United_States_Capitol_west_front_edit2By Brad Thacker…  
After months of political maneuvering and a massive lobbying effort by the Obama administration, the battle over Fast Track Authority is finally coming to a head.  Last month the bill, which was supported by both Colorado’s Senators Cory Gardner and Michael Bennet, passed the Senate by a filibuster-proof margin. Now it moves to the House of Representatives where it could be voted on as early as Friday.

The bill puts a straightjacket on Congress, limiting its authority to consider and modify upcoming trade agreements such as the Trans Pacific Partnership (TPP) and the Transatlantic Trade and Investment Partnership (TTIP), allowing corporations to gain even tighter control over our economy and regulatory process. Critics of these agreements describe them as “corporate coups” and warn that they usher in an era of “corporate serfdom.” The agreements themselves are so secretive that the text of draft copies is classified; it is illegal to release any part of the agreement to the public, although early drafts of some sections of the TPP have been published by Wikileaks. Meanwhile, corporate lobbyists work hand-in-hand with US trade representatives to hammer out the terms of the agreements.

Normally Congress has the authority to debate and dissect trade agreements, and to modify provisions with changes on which they agree. But because these agreements are likely so onerous, Obama can only push them through if he is first granted Fast Track Authority (FTA) by Congress, which it would do by voting to relinquish their power to the President. Among its many rules, FTA limits Congress to an up or down vote on the treaty text  — they can’t modify the final draft in any way. It also limits debate and eliminates several floor procedures, including Senate unanimous consent, normal debate and cloture rules. If the President is granted Fast Track Authority, getting the TPP and TTIP passed becomes much simpler, and the details of these agreements remain in the shadows.

So why would Congress vote to hand over their power to negotiate trade agreements? In spite of the obvious benefits to the campaign coffers of US congresspeople seeking reelection, and the tremendous pressure by the Obama Administration on congressional Democrats, not everyone does, and the final vote on FTA is likely to be very close, pitting an odd coalition of the Obama Administration, traditional Republicans and corporatist Democrats, against another odd coalition of progressive Democrats and Tea-party Republicans.

Which brings me to my own Congressman – Representative Ed Perlmutter. Last fall, Perlmutter responded to a concerted grassroots campaign opposing the FTA with a letter to his constituents saying that, although he hadn’t yet decided how he would vote on the TPP or TTIP, he did take a stance of FTA, saying:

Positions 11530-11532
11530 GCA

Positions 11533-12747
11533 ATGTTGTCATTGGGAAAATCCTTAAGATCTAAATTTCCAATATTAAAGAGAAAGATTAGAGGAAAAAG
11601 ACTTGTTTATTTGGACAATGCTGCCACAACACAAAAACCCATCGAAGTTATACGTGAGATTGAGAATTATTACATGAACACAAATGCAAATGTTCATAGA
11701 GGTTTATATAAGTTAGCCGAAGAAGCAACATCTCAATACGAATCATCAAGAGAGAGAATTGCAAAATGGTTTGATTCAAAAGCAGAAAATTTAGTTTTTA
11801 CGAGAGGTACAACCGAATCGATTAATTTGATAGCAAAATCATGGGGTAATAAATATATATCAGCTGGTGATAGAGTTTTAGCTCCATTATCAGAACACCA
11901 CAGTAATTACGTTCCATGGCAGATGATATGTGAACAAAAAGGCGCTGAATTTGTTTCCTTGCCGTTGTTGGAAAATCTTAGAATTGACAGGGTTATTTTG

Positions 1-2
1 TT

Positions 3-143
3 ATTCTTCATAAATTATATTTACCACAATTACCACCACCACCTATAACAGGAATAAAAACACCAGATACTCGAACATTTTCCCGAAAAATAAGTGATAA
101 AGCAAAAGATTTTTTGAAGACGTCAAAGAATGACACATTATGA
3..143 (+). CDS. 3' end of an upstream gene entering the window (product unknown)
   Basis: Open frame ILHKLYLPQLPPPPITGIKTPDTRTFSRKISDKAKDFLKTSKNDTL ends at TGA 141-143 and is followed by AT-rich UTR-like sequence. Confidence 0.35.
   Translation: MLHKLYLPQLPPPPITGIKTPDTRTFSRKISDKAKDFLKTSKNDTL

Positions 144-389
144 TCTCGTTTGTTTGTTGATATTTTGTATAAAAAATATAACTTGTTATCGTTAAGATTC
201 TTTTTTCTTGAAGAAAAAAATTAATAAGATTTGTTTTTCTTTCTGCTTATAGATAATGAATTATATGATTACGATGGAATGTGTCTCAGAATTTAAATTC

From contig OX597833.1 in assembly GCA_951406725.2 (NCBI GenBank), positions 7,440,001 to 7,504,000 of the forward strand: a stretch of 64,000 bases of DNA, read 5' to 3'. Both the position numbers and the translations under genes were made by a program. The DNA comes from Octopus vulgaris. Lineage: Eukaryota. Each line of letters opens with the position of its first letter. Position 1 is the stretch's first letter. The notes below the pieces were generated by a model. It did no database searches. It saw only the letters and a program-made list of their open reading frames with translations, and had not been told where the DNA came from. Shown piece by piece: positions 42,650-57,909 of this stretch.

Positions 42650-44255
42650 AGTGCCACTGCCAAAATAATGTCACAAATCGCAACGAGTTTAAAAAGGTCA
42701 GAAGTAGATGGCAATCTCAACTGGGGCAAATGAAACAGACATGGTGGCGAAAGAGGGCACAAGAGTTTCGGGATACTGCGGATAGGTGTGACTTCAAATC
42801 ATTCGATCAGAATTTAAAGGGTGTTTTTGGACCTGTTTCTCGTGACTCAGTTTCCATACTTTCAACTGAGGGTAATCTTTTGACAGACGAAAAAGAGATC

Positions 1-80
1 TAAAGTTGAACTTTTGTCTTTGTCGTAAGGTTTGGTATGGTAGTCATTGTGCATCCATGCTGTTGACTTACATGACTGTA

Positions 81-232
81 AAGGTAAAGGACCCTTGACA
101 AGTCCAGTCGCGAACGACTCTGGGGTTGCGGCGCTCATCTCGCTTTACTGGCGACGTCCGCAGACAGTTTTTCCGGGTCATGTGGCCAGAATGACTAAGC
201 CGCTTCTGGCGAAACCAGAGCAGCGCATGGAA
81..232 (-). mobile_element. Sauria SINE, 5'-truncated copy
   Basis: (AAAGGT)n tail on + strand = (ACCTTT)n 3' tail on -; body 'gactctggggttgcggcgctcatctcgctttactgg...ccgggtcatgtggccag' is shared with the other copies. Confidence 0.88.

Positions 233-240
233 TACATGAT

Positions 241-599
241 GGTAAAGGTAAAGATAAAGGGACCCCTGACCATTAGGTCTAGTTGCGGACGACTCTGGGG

I believe it is important for Congress to be involved in these negotiations from the beginning in order for the U.S. Trade Representative (USTR) to negotiate with our full input and support.  This is why I am opposed to the recently proposed Trade Promotion Authority, or Fast Track Authority.  Congress should have the opportunity to work with the USTR, fully debate the final agreement in Congress, and make changes if necessary.

Fast forward to last week, June 3rd, during a national “Fast Track day of Action” when several groups critical of FTA (350.org, Food and Water Watch, AFL-CIO, CWA, and the Rocky Mountain Peace and Justice Center) met outside Pearlmutter’s office in Lakewood for a press conference thanking him for his opposition to the bill. Following speeches by these groups, the rally was paid a courtesy visit by Jerry Pifer, Director of Constituent Services and Outreach for Representative Perlmutter. Jerry cautioned that Perlmutter was under heavy pressure from the Obama Administration to support FTA, that his position was “evolving” and “in flux”, and that he was only now getting the other side of the story –  arguments in favor of FTA.

Pifer followed up her visit with an email that included several attachments, including a graphic checklist with green checkmarks and red X’s highlighting “key improvements” in the latest FTA, plus two documents touting the benefits of TPP to Colorado’s economy. A reader unaware that the text of the TPP is a closely guarded secret might nod their head in approval at the “facts” presented in these documents, but that irony was not lost on the knowing. The only way to ‘set the record straight’ is to release the complete text of the TPP before Congress votes on FTA.  Anything less is a cynical ploy to hoodwink the American public.  

Perlmutter’s vote opposing FTA cannot be taken for granted. Pifer hinted that the Obama Administration’s pressure is peeling away opposition, so only more concerted pressure from critics will ensure he remains opposed.  The next few days will be critical to that effort. On Thursday, June 11, and Friday, June 12, 350.org is rallying in front of Perlmutter’s office in Lakewood from noon to 1PM to oppose Fast Track and the TPP. It is likely our last, best chance to defeat an ominously secretive deal that will affect our economy and democracy for decades.

By Brad Thacker